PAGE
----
Abraham Lincoln is said to have once asked his cabinet: "If you call a horse's tail a leg, how many legs would a horse have?" After his advisors muttered, "five," he gave the answer: four, calling a tail a leg doesn't make it one!
Members of the public got very excited when Pluto was "demoted" by the International Astronomical Union from being called a planet to a dwarf planet in 2006. I ask students each semester what they would try to discover if they had the Hubble Space Telescope at their control. Sometimes students say they would try to discover whether Pluto really is a planet or not.
Scientists aren't hung up so much on what we call things. It's what things are that fascinates us!
And we're about to learn a lot more about what that fascinating ball of ice and rock Pluto is, whether we call it a planet or not! NASA's New Horizons spacecraft is making an historic flyby. Because it takes so long to plan a space mission and then travel three billion miles to the outer solar system, we may not see new pictures of Pluto in our lifetimes. New Horizons was chosen as a NASA mission in 2001 and then launched in 2005.
Pluto is the only "planet" discovered by an American, by Clyde Tombaugh in 1930 (some of his ashes are aboard the spacecraft flying by his discovery today!) Most of the time Pluto is the furthest "planet" from the Sun, although its non-circular orbit periodically brings it closer than Neptune (the two will never collide). At an average of 39 times further from the Sun than Earth, Pluto is a cold, dark place. Its irregular orbit means patterns of heating and cooling could lead to evaporation and re-freezing. Scientists are now figuring out how dark and light spots on Pluto's surface (shaped a bit like a whale and a heart) might be related to those conditions.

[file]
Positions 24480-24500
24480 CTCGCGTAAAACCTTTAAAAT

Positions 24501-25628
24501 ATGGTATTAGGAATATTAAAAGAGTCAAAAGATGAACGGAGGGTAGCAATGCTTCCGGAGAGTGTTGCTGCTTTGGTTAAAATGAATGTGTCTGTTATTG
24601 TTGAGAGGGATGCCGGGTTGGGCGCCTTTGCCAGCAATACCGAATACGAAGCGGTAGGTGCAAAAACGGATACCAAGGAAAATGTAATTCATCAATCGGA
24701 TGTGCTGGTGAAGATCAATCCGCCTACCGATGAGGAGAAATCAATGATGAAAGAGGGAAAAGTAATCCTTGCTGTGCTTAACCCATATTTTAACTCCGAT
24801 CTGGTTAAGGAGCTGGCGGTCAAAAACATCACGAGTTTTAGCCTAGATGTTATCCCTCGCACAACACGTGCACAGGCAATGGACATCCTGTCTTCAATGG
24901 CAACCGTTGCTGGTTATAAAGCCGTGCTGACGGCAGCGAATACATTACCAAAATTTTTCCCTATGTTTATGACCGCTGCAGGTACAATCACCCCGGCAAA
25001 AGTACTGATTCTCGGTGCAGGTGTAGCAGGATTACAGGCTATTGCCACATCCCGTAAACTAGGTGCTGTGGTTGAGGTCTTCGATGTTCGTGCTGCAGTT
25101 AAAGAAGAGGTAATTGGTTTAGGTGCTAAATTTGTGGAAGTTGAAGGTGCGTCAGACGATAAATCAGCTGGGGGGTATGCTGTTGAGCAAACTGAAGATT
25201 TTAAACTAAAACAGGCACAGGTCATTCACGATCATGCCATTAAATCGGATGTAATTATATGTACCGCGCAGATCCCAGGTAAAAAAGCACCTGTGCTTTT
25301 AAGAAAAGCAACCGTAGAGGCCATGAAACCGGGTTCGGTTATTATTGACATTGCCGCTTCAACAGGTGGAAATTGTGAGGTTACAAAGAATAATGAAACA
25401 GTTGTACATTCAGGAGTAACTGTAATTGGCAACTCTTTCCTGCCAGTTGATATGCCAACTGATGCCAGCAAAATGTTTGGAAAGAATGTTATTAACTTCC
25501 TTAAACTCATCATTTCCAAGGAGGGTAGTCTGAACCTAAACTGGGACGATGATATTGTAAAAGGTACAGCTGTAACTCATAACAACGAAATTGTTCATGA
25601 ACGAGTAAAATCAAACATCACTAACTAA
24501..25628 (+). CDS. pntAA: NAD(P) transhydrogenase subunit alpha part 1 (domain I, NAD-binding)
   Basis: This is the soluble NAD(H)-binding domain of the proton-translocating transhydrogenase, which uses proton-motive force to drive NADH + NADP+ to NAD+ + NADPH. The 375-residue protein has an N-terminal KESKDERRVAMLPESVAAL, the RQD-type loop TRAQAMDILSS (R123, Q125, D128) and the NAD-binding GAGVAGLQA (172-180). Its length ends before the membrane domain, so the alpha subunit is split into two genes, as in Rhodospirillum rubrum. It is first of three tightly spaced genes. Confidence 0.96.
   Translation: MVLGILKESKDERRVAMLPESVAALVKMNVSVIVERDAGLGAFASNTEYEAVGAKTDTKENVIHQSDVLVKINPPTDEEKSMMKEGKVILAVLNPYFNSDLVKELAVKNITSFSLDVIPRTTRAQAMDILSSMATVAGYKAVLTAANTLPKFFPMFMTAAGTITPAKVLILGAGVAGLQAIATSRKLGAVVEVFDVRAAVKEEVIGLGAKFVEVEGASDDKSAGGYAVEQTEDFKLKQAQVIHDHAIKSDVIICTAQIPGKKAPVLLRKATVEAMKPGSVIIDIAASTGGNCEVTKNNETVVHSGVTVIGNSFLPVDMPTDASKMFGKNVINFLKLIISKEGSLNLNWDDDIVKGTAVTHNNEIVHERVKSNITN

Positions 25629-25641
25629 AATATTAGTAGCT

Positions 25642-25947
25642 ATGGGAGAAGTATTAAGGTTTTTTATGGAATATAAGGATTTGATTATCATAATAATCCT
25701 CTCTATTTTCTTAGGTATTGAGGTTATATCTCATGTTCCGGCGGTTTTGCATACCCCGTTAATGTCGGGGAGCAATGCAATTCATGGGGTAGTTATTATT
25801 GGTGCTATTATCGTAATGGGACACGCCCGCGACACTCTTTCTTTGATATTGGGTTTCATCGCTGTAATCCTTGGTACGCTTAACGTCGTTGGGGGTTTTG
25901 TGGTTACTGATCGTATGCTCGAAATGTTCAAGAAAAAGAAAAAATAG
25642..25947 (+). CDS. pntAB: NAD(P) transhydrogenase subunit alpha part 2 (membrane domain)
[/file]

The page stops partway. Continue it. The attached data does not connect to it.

In 1978 Pluto's moon Charon was discovered. (Now we count five moons for Pluto.) Charon is a pretty sizeable moon for so small a "planet." From watching Pluto and Charon pull on each other, we are able to measure Pluto's mass. This has told us that it has a low density, meaning that unlike Earth it is more ice than rock.
New Horizons has multiple instruments aboard to study the Pluto system scientifically. It sees not just visible light, but can also "see" in ultraviolet (forming spectra to learn what Pluto's thin atmosphere is made of), and can detect particles and dust. The small spacecraft doesn't have enough energy to slow down and stay in orbit around Pluto. Instead it will continue on through the "Kuiper Belt" of countless comet-like objects, of which Pluto is probably the largest. New Horizons has nailed down the exact size of Pluto, so we know it is somewhat larger (but less massive) than the more distant Eris, discovered in 2005.
Whether New Horizons can add to its mission by flying by another Kuiper Belt object or not, its ultimate fate is to escape the solar system's gravity entirely, joining the two Pioneer spacecraft and two Voyager spacecraft already flying out to interstellar space, never to return.